Through the end of the Twentieth Century, Congress and FinCEN passed a flurry of AML laws and regulations, and the international community began working together to combat cross-border money laundering through the Financial Action Task Force, or FATF. While many of the laws and regulations implemented during this period were designed to reduce paperwork and streamline reporting requirements, others expanded the definition of financial institutions subject to cash reporting requirements to include non-bank entities that deal in cash and luxury goods, such as casinos and car dealerships.
Following the September 11 terror attacks, Congress passed the Uniting and Strengthening America by Providing Appropriate Tools Required to Intercept and Obstruct Terrorism Act, better known as the USA PATRIOT Act. The PATRIOT Act dramatically expanded FinCEN’s reach, requiring more kinds of companies to monitor for, and report, suspicious activity. Soon check cashing organizations and currency exchanges, along with registered broker/dealers and traders of precious metals, stones, and jewels were required to comply with FinCEN’s reporting requirements.
When FATF released its study of Money Laundering & Terrorist Financing Typologies in June of 2005, the report included a lengthy study of the vulnerability of the insurance sector to money laundering. The study, which included ten case examples, noted that the range of predicate crimes underlying the cases was relatively narrow, as most were related to drug trafficking and financial frauds such as tax fraud and embezzlement. The report concluded that while the insurance sector was rapidly expanding and developing more sophisticated products, the primary risk for money laundering came with the life insurance portion of the industry, which provides the flexibility and substantial rates of return sought by money launderers.
Shortly after FATF released its report, FinCEN began to require insurance companies to develop AML compliance programs, though limiting them to insurance products that “present a high degree of risk for money laundering or the financing of terrorism or other illicit activity,” including products with cash value or investment features. Still, insurance companies do not account for a significant portion of the suspicious activity reported to FinCEN. Of the nearly 17 million SARs filed between 2014 and 2016, less than 17,000 of them, or about 0.1 percent of the total, were filed by insurance companies.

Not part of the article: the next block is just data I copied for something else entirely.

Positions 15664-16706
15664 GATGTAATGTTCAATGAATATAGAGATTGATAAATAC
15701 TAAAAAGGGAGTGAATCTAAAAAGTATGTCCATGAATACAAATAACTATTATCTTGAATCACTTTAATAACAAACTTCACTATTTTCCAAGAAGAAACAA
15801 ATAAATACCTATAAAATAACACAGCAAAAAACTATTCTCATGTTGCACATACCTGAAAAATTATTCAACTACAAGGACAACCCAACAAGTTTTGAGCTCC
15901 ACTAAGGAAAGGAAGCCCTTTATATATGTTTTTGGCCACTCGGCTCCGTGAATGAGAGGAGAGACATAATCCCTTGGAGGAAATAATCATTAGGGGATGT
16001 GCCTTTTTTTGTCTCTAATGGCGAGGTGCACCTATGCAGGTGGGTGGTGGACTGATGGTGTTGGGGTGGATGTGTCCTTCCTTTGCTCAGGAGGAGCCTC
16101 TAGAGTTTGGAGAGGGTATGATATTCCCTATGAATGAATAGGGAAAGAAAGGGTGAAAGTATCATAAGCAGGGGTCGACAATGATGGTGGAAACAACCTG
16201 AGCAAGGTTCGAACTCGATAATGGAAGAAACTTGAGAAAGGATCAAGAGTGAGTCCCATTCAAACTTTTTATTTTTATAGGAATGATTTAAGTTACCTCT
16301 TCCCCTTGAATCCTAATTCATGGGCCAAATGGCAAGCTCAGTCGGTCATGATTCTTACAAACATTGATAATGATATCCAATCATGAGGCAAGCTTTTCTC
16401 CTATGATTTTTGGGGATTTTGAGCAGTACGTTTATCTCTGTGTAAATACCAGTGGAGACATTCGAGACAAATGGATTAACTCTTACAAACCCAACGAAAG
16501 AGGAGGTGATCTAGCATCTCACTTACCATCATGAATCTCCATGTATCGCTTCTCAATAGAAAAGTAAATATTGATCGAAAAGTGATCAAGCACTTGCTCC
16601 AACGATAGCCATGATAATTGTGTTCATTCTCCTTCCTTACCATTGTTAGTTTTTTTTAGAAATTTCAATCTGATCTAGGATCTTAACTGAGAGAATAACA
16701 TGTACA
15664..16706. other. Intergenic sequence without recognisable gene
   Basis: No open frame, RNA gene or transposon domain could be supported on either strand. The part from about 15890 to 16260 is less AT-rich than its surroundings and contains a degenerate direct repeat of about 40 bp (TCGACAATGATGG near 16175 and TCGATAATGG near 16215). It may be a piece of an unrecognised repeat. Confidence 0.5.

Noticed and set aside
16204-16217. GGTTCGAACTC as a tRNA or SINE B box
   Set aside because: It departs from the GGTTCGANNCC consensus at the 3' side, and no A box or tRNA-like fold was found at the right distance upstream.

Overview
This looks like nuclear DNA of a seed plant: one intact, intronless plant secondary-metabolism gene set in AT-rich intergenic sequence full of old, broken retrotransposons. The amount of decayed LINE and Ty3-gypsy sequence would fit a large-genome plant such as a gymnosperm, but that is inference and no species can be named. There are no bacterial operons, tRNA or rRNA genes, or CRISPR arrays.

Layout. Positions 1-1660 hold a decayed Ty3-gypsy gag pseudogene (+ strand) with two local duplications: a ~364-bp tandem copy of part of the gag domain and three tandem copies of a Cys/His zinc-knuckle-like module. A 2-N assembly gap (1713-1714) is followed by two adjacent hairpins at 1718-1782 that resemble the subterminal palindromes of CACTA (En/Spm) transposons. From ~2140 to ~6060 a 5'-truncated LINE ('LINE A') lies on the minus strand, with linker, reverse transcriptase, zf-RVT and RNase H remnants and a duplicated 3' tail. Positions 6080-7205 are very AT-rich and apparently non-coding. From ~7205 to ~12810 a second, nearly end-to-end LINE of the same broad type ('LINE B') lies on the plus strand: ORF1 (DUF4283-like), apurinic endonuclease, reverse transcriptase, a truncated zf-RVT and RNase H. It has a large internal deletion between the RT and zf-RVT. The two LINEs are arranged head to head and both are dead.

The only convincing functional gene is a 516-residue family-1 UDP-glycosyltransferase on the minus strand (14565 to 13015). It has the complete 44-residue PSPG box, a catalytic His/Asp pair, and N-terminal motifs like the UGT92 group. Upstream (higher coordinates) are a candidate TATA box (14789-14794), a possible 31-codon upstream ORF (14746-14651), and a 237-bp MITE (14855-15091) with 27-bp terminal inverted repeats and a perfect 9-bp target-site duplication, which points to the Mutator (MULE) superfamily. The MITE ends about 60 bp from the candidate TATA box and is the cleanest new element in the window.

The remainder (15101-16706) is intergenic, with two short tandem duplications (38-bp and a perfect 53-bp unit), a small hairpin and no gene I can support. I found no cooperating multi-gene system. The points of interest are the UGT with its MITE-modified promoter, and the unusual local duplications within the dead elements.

The post-9/11 world accompanied a revolution in data storage and analytic capacity, which augmented the ability to identify suspicious activity using sophisticated algorithms. Regulators increased their expectations that financial institutions would know their customers sufficiently well to be able to flag virtually any type of abnormal activity. They also began raising the stakes for financial institutions that failed to comply with their responsibilities under the government’s AML guidelines, punishing financial institutions with record fines for lapses in their AML controls.
In the past two years, following press reports that high-priced real estate was being used to launder criminal cash, FinCEN began requiring title insurance companies to file reports identifying the natural persons behind companies used in large “all cash” (that is, non-bank financed) real estate purchases. The test program required reporting of transactions exceeding certain threshold amounts in Manhattan and Miami-Dade County ($3 million and $1 million, respectively). So successful was the program at identifying illicit activity that FinCEN expanded the geographic reach to include luxury purchases in all the New York boroughs, Broward and Palm Beach Counties in Florida, Los Angeles County, San Diego County, the three counties that form the greater San Francisco Bay Area, and Bexar County, which contains the city of San Antonio, Texas.